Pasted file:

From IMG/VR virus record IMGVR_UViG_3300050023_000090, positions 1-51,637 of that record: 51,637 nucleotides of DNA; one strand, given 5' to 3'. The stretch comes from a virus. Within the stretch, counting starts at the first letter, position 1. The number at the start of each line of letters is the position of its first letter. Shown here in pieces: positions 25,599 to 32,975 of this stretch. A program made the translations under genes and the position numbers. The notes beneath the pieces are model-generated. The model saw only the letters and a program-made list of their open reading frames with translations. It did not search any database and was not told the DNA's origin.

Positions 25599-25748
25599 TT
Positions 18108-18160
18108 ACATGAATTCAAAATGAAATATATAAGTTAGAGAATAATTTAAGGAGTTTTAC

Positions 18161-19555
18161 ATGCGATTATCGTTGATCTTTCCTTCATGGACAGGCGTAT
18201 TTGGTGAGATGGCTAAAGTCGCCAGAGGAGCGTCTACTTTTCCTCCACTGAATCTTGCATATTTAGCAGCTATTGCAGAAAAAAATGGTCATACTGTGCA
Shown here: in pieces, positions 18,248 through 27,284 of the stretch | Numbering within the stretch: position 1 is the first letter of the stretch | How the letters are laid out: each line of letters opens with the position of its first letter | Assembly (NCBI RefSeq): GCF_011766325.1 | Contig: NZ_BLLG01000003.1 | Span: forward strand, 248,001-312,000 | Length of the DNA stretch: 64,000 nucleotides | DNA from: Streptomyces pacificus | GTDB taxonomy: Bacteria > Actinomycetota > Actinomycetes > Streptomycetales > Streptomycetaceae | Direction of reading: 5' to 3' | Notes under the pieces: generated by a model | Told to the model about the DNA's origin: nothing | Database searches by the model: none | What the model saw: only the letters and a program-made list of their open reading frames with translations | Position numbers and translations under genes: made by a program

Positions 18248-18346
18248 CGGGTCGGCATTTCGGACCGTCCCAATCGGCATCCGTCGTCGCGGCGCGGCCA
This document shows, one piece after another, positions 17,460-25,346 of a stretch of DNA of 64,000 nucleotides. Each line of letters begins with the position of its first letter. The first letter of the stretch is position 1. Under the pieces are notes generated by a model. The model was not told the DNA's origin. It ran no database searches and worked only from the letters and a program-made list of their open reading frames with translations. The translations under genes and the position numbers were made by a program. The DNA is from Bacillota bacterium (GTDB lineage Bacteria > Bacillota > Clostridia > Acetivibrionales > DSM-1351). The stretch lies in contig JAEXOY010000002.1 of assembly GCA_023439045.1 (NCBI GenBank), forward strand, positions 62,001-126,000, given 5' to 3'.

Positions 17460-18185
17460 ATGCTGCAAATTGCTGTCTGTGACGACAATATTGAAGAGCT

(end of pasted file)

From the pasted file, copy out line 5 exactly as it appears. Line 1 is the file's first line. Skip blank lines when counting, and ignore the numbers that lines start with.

18108 ACATGAATTCAAAATGAAATATATAAGTTAGAGAATAATTTAAGGAGTTTTAC